Peace and perseverance

THE WEEK-Aditya Birla Sun Life Mutual Fund webinar series focuses on wealth, health

58-Gaurav-Mashruwala-Rao-Amit-Trivedi (Clockwise from top-left) Gaurav Mashruwala, K.S. Rao, Amit Trivedi, Dr Hansaji J. Yogendra, Gaur Gopal Das and Dhirendra Kumar

SHOULD I STOP investing in ongoing Systematic Investment Plans? I am ready to invest, but where should I put my money? I have lost my job; is there an order in which I should liquidate my assets? The rain of questions during THE WEEK-Aditya Birla Sun Life Mutual Fund webinar series highlighted two things: investors are worried, and hungry for credible information.

The Sensex you should be worried about is sensible expenditure. Budget without fail. —Gaurav Mashruwala, Financial planner and expert on yogic wealth
Memory triggers recency bias in investors. You might have made or lost money in the recent past, but that should not affect your long-term investment plan. —K.S. Rao, Head, investor education and distribution development, ABSLMF
Investing is a bit like cricket. Currently, the wicket is turning, so guard your wicket. Take a close look at your contingency fund and insurance policies. —Amit Trivedi, Financial planner, author and trainer
Many worried NRIs are reaching out. Please do not worry. Look for personalised solutions based on your assets and needs. —Dhirendra Kumar Founder, Value Research
Do not worry about a situation you cannot control. Covid-19, for example. Be prepared. Be calm.—Gaur Gopal Das, Monk and motivational speaker
We think too much. And, we often forget to breathe when we think. Balanced breathing and balanced thoughts go hand in hand. —Dr Hansaji J. Yogendra, Director, The Yoga Institute, Mumbai

The tumult in the bourse, the uncertainties of the job market and the worldwide health scare have all contributed to this feeling of deep unease. The webinars were launched against this backdrop, to reassure investors and to fill the knowledge gap. From a purely financial theme, the series quickly widened its scope to include well-being, too.

Financial speakers on the series were K.S. Rao, who heads the investor education and distribution development wing of Aditya Birla Sun Life AMC Ltd; Gaurav Mashruwala, author, expert on yogic wealth and founder of financial planning firm ACE; Amit Trivedi, author, trainer and founder of Karmayog Knowledge Academy; and Dhirendra Kumar, founder of financial advisory firm Value Research. To this galaxy of financial gurus, the last two episodes added two sought-after motivational speakers: Gaur Gopal Das of ISKCON and Dr Hansaji J. Yogendra, director of The Yoga Institute, Mumbai. Yogendra’s session also had a virtual yoga class by Varsha Gala, a certified yoga practitioner and PhD research scholar.

As a seasoned investor educator, Rao says, “Often, what affects an investor the most is not the fluctuations in the market, but the fluctuations of his own mind. Unless one invests holistically and harmoniously, the rewards can be elusive.” He cannot stress enough the fact that an “informed investor is a protected investor”.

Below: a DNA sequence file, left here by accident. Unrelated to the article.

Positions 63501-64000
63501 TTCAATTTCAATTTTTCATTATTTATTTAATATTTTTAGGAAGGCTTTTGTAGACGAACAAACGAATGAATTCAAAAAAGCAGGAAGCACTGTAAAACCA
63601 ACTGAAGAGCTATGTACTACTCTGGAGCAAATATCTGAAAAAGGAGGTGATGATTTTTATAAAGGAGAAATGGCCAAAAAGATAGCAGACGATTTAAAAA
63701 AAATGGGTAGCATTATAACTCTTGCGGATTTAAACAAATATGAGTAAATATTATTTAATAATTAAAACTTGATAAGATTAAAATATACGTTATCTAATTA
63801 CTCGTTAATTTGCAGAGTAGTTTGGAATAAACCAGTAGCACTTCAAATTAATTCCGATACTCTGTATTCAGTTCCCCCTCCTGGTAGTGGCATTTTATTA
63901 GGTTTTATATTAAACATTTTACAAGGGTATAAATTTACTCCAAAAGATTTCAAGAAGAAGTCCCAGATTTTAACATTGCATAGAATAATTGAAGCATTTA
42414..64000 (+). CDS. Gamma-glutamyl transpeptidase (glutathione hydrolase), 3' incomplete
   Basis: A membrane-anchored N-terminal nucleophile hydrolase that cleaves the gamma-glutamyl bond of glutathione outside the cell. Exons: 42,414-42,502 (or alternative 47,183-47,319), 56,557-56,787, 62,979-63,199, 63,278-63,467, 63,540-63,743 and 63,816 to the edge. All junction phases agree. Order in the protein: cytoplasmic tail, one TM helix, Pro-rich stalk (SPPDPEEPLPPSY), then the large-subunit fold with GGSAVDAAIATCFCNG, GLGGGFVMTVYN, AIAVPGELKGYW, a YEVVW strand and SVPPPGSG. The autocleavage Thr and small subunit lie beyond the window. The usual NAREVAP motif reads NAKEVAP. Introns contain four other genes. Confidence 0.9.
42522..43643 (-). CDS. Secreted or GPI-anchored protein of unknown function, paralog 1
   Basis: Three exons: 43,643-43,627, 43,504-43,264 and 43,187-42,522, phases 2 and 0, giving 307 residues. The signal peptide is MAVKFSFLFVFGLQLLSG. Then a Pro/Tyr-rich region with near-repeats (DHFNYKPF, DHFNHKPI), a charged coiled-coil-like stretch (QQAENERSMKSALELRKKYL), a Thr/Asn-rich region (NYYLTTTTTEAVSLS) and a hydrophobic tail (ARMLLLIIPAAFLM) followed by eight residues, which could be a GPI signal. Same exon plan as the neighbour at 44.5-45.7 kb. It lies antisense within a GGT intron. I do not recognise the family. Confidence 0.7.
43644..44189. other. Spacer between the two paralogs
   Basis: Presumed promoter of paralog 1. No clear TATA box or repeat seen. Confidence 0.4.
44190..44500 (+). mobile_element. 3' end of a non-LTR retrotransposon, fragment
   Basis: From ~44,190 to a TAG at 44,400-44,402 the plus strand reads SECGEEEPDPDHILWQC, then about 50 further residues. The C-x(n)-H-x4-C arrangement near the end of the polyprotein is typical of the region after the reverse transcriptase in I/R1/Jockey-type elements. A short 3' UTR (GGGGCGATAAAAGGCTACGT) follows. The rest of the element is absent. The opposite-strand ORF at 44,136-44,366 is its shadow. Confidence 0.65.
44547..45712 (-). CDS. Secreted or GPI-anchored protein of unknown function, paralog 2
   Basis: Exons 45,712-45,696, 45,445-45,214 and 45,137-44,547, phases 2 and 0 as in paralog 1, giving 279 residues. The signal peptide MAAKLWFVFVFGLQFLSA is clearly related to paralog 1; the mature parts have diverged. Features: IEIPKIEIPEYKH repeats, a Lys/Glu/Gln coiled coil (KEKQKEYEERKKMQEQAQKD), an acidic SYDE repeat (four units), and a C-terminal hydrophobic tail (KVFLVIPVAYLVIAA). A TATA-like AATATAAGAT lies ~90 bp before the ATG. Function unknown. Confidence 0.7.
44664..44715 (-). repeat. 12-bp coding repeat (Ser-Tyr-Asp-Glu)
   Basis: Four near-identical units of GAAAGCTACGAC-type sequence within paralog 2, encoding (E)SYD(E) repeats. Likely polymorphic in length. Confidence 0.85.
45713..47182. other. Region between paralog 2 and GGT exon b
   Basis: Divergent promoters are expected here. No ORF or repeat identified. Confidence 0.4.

A master of plain speak, Mashruwala says that one question often asked by investors is, “How big should my corpus be for me to retire?” His answer: “I tell them that they can never retire. You are basing your retirement on a number. And you arrived at that number after considering variables. What happens when these variables change? Change is constant. Hence, you can never retire.” As with many things in life, retirement, too, is a decision that must be based on multiple factors. In fact, the upcoming webinar is exclusively on retirement planning.

Mashruwala also spoke at length on yogic wealth and said that it was based on three kinds of riches—social, physical and financial. “It is like a three-legged stool,” he said. “Many investors do not realise that their wealth is incomplete if one of the legs is missing.”

Emphasising the need to remain calm in these uncertain times, Gaur Gopal Das, popularly known as Prabhuji, said that while “worry does not rob tomorrow of its sorrows, it certainly does rob today of its joy”. A former engineer with HP, he quoted from the scriptures and corporate case studies with equal ease. The quote that stayed with listeners much after his session was one by American writer William H. Johnsen: “If it is to be, it is up to me.”

The graceful Yogendra told viewers that she had a free tool to help them make decisions calmly. “Pranayam,” she said. “Pran is bio-energy and ayam is management. Manage your breathing and your body will come into balance. Your thoughts will soon follow.”

There were hilarious moments like the time a young investor asked Trivedi if this was the right time to invest. Trivedi had a grin and a question for him: “Why do you want to invest at all?” He elaborated that all investments must be tied to goals. One does not invest or stop investing because the market is down. One can certainly re-look one’s portfolio, Trivedi said, but that is a rational process and not a knee-jerk reaction.

Kumar’s thoughts were in line with other panellists’. A simple habit every investor must follow is to write down his plan and stick to it, said Kumar. “You decide you will invest when the market is down by 10 per cent. When it touches that mark, you will wait for it to go down further,” he said. “However, if you write down your decision, you are more likely to carry it out. It is a promise to yourself.”

All panellists agreed that these are unprecedented times and that new rules will be in place going forward. This was reflected in a recent tweet by Kumar. It was the photo of a mug with the abbreviation EBITDAC. The abbreviation minus the C is known—earnings before interest, taxes, depreciation, and amortization. C for coronavirus.